The strike-rate index points are determined by multiplying the team strike-rate (runs per ball) by 25.0. The maximum value for this is just over 25.0. Only one batsman in ODI history, Shahid Afridi, has a career strike rate of over 1.00.
Care is taken that these full values are applied only for career aggregates of 1000 runs and above. Otherwise Arvind Kandappah of Canada and Alex Obanda of Kenya will single-handedly make their team's batting averages huge. These two have Bradmanesque career batting averages of 97.0, although scoring only 97 and 194 runs respectively.
SNo. Year MtNo I Team vs AvIdx SRIdx BatNote: Out of the 2703 matches considered, two matches were abandoned without even the team information being available.
1. 2005 2257 2 AUS (vs Bng) 19.89 20.99 40.87 (Gilchrist, Hayden, Ponting, Martyn, Clarke M,
Symonds, Hussey). 2. 2005 2261 2 AUS (vs Eng) 19.91 20.90 40.81 3. 2005 2259 1 AUS (vs Eng) 19.67 20.78 40.45
Next 105 teams are Australian, followed by
109. 2005 2282 2 ICC (vs Aus) 18.15 20.47 38.62 (Sangakkara, Sehwag, Kallis, Lara, Dravid, Pietersen, Flintoff, Afridi)
Next 16 teams are Australian, then
126. 2004 2202 1 IND (vs Bng) 18.06 20.43 38.49 (Sehwag, Tendulkar, Ganguly, Dravid, Kaif, Yuvraj Singh, Dhoni).
Then another 5273 teams
5400. 2004 2172 1 USA (vs Aus) 3.27 9.73 13.00 5401. 1979 0067 1 CAN (vs Eng) 5.05 7.85 12.91 5402. 1979 0070 1 CAN (vs Aus) 4.76 6.98 11.74
The first 108 teams in the batting list are Australian. These 108 matches have come over a nine-year period, from 1999 to 2008, a period of total Australian domination, punctuated by three World Cup wins. The three batsmen who have been part of almost all these matches are Adam Gilchrist, Ricky Ponting and Andrew Symonds.
Like batting, bowling also has two components, the bowling strike-rate and accuracy. However, unlike batting, the bowling average is a fantastic measure since it encompasses both these key measures in a single value. Consider the following.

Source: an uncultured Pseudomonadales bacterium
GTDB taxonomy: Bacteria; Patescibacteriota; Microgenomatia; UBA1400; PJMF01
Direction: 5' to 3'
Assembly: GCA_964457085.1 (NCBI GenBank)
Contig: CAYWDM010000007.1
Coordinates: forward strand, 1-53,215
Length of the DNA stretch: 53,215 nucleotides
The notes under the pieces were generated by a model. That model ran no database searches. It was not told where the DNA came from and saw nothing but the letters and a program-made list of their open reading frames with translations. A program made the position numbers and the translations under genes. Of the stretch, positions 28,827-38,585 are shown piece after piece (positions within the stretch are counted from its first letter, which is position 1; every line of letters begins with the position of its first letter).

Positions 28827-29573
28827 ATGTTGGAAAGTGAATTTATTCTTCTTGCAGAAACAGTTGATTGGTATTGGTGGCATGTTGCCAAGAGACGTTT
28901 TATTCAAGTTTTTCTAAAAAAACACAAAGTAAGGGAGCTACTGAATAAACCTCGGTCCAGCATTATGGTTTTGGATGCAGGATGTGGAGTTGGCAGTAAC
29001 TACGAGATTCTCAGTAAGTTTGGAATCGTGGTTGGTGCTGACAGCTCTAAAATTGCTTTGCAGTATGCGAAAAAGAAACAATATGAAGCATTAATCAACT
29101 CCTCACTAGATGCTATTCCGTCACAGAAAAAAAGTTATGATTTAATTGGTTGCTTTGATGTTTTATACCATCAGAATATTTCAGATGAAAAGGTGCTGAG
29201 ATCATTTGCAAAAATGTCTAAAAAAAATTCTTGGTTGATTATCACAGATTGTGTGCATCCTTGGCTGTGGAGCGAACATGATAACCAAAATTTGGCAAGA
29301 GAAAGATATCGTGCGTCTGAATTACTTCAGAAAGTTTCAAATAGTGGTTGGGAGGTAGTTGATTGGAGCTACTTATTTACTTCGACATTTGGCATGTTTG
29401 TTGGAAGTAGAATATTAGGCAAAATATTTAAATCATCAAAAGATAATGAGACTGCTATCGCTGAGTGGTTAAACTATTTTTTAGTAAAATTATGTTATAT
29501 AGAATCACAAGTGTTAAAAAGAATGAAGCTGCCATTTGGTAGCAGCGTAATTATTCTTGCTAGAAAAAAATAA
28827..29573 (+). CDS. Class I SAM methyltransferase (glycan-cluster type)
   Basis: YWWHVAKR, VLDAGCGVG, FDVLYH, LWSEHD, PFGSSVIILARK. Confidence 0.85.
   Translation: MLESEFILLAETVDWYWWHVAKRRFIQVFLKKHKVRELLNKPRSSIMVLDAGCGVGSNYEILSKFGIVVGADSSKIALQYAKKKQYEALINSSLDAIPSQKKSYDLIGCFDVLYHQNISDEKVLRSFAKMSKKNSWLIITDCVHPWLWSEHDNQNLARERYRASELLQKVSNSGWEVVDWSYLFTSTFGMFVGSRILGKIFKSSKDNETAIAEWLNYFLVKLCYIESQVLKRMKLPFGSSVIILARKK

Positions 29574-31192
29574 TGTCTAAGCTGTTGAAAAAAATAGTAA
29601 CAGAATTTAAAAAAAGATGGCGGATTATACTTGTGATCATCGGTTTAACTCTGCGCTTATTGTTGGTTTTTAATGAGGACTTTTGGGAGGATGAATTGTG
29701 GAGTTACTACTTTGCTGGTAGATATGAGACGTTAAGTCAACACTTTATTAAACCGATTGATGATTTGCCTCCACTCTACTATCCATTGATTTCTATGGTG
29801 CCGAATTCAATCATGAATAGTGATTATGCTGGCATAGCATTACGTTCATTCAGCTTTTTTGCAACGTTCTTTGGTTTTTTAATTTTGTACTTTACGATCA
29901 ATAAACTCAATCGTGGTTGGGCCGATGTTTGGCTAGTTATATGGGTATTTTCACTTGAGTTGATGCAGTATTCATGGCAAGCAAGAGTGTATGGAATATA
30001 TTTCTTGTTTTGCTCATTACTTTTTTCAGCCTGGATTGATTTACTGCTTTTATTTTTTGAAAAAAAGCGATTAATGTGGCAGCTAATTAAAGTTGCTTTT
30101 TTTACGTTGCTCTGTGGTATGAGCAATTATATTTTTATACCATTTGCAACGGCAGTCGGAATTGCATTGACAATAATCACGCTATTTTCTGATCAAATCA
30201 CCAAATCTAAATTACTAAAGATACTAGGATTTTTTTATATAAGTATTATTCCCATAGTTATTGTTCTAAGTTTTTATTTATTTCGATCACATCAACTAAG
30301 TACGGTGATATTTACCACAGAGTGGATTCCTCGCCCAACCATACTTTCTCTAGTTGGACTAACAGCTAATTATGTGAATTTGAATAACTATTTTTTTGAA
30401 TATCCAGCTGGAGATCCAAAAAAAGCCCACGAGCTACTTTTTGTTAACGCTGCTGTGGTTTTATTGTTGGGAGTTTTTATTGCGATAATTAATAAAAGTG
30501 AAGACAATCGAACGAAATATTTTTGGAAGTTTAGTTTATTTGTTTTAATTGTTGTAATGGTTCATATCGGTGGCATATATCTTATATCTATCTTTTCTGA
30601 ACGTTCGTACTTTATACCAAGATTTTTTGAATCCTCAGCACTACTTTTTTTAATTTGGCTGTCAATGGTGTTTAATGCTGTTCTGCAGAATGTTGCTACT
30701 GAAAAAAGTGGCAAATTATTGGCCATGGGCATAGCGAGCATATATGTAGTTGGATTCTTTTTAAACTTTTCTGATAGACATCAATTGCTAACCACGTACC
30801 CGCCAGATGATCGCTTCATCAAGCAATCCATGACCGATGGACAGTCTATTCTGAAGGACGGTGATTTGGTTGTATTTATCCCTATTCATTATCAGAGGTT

Runs Conceded Bowling Average = ------------- Wickets TakenThere is no need to measure these two factors independently. It is sufficient to take the single composite measure, bowling average and work on it.
Rewriting this as
Runs Conceded Balls Bowled Bowling Average = ------------- x ------------- Balls Bowled Wickets Taken
This can be written as
Bowling Average = Bowling Accuracy x Bowling Strike-Rate.
Unlike the batting computation, the bowling averages of the best five bowlers is taken and divided by five. This is because it is expected the team would use their best five bowlers. Even if Jacques Kallis bats at No. 3, he is likely to be used as a bowler if he is one of the best five. Whether he bowls in the concerned match or not is outside the scope of this analysis since this study only measures how strong a team potentially is, not how strong the team actually was.
Here also care is taken that bowlers with less than 50 wickets have their figures scaled down suiitably. Otherwise Gary Gilmour, with 16 career wickets at 10.31, will completely tilt the figures of the late-1970s Australian teams.
The bowling index is determined by subtracting the Team Bowling Average from 60.0. Since the best bowling average for qualifying bowlers [minimum 50 wickets] is 18.85 by Garner, the highest value will not exceed the maximum weightage given to bowlers, of 45.
For both batting and bowling, I have also taken the full career figures rather than the career-to-date figures in view of the complexity of calculation and the fact that we are averaging and the minor differences tend to get ironed out.
Only catches and stumpings are considered. The values for all 11 players are added, divided by 11, and multiplied by two to get a team fielding average. The highest value is 1.95 and the maximum index value is 3.90. It is obvious that this figure will be strongly influenced by the wicketkeeper's figures. A per match average rather than catches/stumpings aggregate is taken to be fair to weaker teams.
SNo. Year MtNo I Team vs Fld Bow TotThe first 24 teams in the batting list are West Indian teams. These 24 matches have come over a six-year period, from 1981 to 1987. The two bowlers who have been part of almost all these matches are Holding and Garner.
1. 1981 0116 2 WIN (vs Eng) 1.55 38.65 40.20 (Roberts, Holding, Croft, Garner) 2. 1982 0134 2 WIN (vs Pak) 2.25 37.79 40.03 3. 1982 0135 2 WIN (vs Aus) 2.25 37.79 40.03
Next 21 teams are West Indian, then